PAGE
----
They probably won’t use their control of finances to cut off funding and some of them may even back a near-term increase in troop strength, but there’s little doubt the top Democratic agenda item for defense is to get out of Iraq.
Second, prevent new terrorist attacks on America.
Every Democrat in Congress would agree with this goal, although consensus breaks down over how to achieve it.
In general, Democrats prefer stronger homeland security measures and diplomatic initiatives to defeat terrorism rather than aggressive use of U.S. military forces in foreign countries.
The Bush Administration’s notion that if we don’t fight terrorists overseas then we will have to fight them here at home does not get many takers among the Democratic rank-and-file.
In fact, Democrats tend to think that sending U.S. troops abroad to engage terrorists makes the problem worse.
Third, bolster troop readiness and reset battle-worn equipment.
Readiness has been a persistent theme of Democrats on defense for two decades, which helps explain why the Clinton Administration neglected procurement accounts in favor of operations and maintenance on its watch.
Much of the money spent on readiness finds its way to Democratic constituencies such as the workers who do equipment maintenance at military depots, so there’s an electoral angle to the stress on readiness.
The same is true of reset, the refurbishing or replacement of battle-worn equipment — it channels money to repair depots and National Guard armories where the Democrats enjoy significant electoral support.
Fourth, rein in unnecessary spending and crack down on contractor abuses.
Many Democrats believe that military aircraft and warships have grown outrageously expensive, signaling the need for yet another round of acquisition reform.
They also are exercised about the supposed misuse of funds by contractors supporting U.S. troops in Iraq, and plan to launch investigations of the way in which such contracts were awarded.
What they’ll discover is that Halliburton, their favorite whipping boy, has only made a one-and-one-half percent return on its Iraq work, and that soldiers in the field are pleased with the company’s performance.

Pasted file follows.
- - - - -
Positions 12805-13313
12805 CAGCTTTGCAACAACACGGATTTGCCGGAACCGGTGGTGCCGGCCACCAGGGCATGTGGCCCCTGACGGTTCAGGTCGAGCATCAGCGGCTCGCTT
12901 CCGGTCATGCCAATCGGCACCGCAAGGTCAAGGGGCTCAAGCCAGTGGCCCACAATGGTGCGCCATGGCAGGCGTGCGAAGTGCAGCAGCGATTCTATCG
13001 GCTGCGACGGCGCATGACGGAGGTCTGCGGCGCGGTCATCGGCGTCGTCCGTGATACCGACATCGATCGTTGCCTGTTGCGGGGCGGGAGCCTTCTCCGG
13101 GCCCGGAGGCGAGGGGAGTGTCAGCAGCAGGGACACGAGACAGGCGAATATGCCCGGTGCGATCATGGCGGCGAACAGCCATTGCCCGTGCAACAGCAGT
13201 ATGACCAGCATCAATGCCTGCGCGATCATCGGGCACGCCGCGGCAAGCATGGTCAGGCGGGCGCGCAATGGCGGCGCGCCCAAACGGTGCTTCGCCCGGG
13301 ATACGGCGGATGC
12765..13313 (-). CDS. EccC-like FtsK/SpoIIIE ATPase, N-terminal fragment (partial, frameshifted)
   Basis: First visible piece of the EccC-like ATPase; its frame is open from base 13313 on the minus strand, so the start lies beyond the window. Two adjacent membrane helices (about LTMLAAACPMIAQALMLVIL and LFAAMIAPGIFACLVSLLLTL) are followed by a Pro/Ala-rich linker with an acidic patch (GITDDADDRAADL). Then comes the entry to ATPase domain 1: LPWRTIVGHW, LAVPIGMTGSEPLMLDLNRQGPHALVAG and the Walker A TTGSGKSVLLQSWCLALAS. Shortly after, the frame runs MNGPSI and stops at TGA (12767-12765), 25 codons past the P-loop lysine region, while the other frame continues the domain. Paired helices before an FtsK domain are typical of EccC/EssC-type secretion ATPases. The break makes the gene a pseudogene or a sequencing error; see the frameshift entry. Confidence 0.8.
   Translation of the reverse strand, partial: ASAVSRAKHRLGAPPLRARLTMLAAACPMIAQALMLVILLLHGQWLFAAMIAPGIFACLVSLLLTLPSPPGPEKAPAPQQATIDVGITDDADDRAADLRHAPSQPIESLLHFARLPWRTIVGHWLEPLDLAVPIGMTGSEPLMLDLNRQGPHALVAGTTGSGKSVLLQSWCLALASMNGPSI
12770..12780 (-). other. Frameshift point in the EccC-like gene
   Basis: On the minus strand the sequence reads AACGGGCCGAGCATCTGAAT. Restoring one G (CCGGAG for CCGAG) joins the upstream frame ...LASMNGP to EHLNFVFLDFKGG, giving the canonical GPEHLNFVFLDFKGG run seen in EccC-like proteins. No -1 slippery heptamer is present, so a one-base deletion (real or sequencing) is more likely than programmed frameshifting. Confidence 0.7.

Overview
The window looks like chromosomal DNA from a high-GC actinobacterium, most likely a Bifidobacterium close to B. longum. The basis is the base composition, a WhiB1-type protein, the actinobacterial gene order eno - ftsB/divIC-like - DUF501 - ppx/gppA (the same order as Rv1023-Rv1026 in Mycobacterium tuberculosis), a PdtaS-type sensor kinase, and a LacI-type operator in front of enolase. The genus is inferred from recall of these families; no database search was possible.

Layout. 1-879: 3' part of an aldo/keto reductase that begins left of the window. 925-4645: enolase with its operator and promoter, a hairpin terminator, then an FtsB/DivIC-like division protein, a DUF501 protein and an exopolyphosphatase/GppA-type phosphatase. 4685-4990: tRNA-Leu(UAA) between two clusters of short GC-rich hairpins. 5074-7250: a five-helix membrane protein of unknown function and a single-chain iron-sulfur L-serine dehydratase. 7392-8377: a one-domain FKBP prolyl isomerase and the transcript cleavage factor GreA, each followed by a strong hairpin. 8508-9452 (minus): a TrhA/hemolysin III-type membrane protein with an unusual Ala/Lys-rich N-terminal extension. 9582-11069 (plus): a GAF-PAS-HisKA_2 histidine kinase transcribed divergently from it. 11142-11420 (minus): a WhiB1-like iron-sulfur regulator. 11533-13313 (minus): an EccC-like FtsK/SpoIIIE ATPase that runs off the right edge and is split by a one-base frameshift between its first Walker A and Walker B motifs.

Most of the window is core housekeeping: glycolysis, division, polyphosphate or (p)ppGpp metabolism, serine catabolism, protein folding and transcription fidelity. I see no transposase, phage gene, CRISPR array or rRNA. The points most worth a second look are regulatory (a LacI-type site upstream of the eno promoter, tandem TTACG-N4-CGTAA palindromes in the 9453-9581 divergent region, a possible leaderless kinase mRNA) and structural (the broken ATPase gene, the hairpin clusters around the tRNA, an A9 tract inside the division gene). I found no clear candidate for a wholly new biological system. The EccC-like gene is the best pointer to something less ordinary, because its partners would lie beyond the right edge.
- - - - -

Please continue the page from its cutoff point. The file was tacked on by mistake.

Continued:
But the notion of contractor corruption in war zones is too sensational for Democrats to pass up — especially given Dick Cheney’s former ties to Halliburton — so don’t expect this issue to fall out of the Democratic agenda anytime soon.
Fifth, expand benefits for military personnel, dependents and retirees.
Although relatively few Democrats under the age of fifty have served in the military, they feel a strong sense of obligation to support the people who do.
They also recognize that military families have become an important electoral constituency for Republicans, so they are not going to do anything that confirms the families in that preference.
Thus, the recent tendency of Congress to add military benefits regardless of whether they have been requested by the Pentagon or not is likely to persist, putting added pressure on the defense budget.
Sixth, expand ground forces, especially the Army.
This position is a little hard to fathom, since Democrats want to get out of Iraq and that’s the main source of stress for U.S. ground forces today.
However, Democrats have adopted the Army as their favorite service because it seems to be bearing most of the burden of the global war on terror, and retired generals have been calling for an increase in the size of the active-duty force.
During the 2004 presidential election, Democratic standard-bearer John Kerry called for 40,000 more troops, and that idea still has strong support among congressional Democrats.
Seventh, limit the outsourcing of civilian defense jobs to the private sector.
As I mentioned earlier, public-sector unions have become a key source of Democratic electoral support, so many legislators in the new majority have positioned themselves as defenders of federal workers.